The Overweight American

You don’t have to be a doctor to recognize a health problem when you see one. If you watch the evening news you’ll notice Americans of all races and ages are disproportionally overweight. Doctors, research scientists, and others in the health community have come up with dozens of reasons for this apparent epidemic. Every year there seems to be a new theory that explains the ballooning problem of the overweight american.

 

Lack of exercise and the propensity of the American public to dine at fast food restaurants are often touted as the root of America’s obesity problem. But these unhealthy habits are just two of the most obvious sources for the expanding problem. Health experts also cite—lack of sleep, depression, antibiotics, pesticides, skipping meals, portion sizes, artificial sweeteners, stress, food addiction and numerous other reasons for the increasing waistlines of the American public.

 

Well, everyone is entitled to an opinion and here’s mine. The U.S. government started America on the road to plumpness more than fifty years ago with its trade embargo on Cuba. I know that’s a difficult statement to swallow but let’s look at the evidence. On October 19, 1960 the U.S. government stopped sending American manufactured products to Cuba, and Cuba stopped exporting sugar, rum, cigars and dozens of other items to America. In retrospect we can clearly see; the almost instantaneous shortage of sugar became the catalyst that eventually paved the way for America’s obesity problem.

 

You can witness Americans morphing from thin to chubby, simply by going to almost any “Old Photos” website on the Internet. Photographs of Americans, especially of American children, taken before 1961 show a lean citizenry, and photos of Americans from the mid 1960’s to the present confirm the progression of the heavier and heavier American.

 

overweight americans

 

So, what caused Americans to go from a healthy weighted society in 1961 to the gargantuan mass of humanity it is today? I say it was the result of American based companies changing the way they sweetened their products. With the abrupt stoppage of Cuban sugar entering the American market, commodity prices soared and the large sugar consuming companies like Coca-Cola, Pepsi, Hershey and Kellogg switched from using sugar to using the less costly corn syrup.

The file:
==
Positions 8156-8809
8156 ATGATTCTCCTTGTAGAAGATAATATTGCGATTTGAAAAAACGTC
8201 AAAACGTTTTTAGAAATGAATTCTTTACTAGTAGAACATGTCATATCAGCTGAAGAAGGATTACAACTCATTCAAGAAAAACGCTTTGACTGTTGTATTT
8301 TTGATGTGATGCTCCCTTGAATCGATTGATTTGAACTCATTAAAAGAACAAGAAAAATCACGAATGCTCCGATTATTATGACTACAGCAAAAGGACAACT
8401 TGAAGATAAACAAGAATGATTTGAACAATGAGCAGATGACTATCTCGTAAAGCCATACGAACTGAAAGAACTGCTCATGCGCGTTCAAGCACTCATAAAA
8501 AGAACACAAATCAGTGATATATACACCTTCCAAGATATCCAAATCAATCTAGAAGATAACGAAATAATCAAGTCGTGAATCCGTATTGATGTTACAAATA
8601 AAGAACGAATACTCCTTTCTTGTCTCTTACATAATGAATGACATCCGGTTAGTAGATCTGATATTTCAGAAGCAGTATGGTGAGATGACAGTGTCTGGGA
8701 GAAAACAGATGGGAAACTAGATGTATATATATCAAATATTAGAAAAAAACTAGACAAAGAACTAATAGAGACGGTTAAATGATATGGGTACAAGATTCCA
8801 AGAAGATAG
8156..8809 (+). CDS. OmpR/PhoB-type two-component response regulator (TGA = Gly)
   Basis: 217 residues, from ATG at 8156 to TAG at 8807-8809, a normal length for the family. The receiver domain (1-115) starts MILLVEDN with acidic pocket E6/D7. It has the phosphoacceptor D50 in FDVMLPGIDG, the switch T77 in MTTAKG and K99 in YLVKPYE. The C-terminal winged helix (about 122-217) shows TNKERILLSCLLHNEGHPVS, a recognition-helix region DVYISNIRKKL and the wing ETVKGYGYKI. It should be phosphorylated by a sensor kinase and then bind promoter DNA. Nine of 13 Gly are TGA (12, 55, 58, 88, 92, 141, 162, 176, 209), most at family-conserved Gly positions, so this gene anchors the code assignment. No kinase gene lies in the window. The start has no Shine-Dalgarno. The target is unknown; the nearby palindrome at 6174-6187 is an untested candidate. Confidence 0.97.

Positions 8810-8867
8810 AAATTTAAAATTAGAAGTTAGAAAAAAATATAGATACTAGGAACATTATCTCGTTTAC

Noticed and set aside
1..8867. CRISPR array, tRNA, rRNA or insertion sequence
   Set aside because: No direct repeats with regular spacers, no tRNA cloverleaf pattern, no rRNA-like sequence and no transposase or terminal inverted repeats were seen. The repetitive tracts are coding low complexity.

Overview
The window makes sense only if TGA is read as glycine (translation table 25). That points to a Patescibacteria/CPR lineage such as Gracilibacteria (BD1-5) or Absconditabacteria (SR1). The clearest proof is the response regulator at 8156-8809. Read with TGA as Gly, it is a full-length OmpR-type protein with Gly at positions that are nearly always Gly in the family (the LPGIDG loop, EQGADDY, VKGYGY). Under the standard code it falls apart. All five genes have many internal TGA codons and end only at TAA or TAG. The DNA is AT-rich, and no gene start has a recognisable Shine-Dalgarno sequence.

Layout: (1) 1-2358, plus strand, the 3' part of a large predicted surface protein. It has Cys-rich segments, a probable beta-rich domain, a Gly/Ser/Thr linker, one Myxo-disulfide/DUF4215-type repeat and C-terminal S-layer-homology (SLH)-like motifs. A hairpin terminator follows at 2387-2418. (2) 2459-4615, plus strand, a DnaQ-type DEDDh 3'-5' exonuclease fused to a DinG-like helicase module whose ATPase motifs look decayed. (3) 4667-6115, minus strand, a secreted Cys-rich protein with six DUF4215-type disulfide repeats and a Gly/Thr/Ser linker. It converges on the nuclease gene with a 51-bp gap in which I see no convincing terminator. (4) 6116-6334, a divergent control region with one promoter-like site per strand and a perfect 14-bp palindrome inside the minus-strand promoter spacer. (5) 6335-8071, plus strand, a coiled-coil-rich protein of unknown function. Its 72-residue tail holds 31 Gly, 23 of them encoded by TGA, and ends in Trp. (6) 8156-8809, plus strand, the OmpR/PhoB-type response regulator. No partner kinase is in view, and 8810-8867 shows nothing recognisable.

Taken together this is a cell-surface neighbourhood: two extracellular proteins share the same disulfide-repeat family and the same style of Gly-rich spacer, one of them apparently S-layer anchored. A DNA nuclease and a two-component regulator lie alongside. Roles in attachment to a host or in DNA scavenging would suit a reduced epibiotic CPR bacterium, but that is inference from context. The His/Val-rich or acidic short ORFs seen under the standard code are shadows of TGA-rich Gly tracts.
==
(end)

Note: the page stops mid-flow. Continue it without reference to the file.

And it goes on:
For a while it seemed like everyone was happy with the sugar switch. The food and beverage manufactures that switched to corn syrup were making huge profits. Some American farmers who had never planted a stalk of corn in the past were now planting corn in every field on their farm. Farmers were getting rich and the demand for corn kept soaring. The race was on to make as much corn syrup as quickly and as efficiently as possible.

 

Corn syrup was relatively simple to make. Gottlieb Kirchhoff invented a process for extracting the sweet syrup from corn in 1812. Back then, corn starch and hydrochloric acid were mixed together and heated in a pressure cooker. Today chemists use more sophisticated methods and produce a variety of much sweeter products. High Fructose Corn Syrup is the most recognizable product in the group. But, depending on what processes are used to extract the syrup, and what part of the world you are living in, the basic product can have a dozen different names. Besides calling it High Fructose Corn Syrup, some of the other names used are Glucose-Fructose Syrup, Isoglucose, Fructose-Glucose Syrup, Dextrose, and High Fructose Maize Syrup.

 

With all the different names for the seemingly same product, people were getting confused and it wasn’t long before health conscious researches started publishing studies in medical journals that demonized corn syrup in all its forms. They made the argument that no matter how you chemically tweaked corn syrup, it would always cause you to gain weight and it would always be harmful to your health. Well, the corn syrup producers were not about to let that kind of talk go unchallenged. They hired the best scientific researchers money could buy and studies praising the syrup began appearing in medical journals around the world. But for every paper or study produced extolling their product, another one would appear condemning it. The barrage of arguments from both sides convinced some, and baffled others. And today, the dispute continues. At this very moment someone somewhere is saying, “When I was a kid Coca-Cola tasted much better and no one got fat because they didn’t use corn syrup to sweeten it. They used real sugar.”

 

Well, it took more than half a century but it finally looks as if the big food and beverage corporations are listening to their customers. If you walk up and down the aisles of an American supermarket today, you’ll see all sorts of products marked with signs stating they are made with pure cane sugar and that they contain neither Corn Syrup nor High Fructose Corn syrup. So, if you really want to lose a few pounds, take the first step and read the labels. You might be shocked when you read some of the stuff they put in their products. I know I was when I read the label on a box of salt. It read, “Ingredients: Salt, Sodium, Silcoaluminate, Dextrose, Potassium Iodide and Sodium Bicarbonate.”

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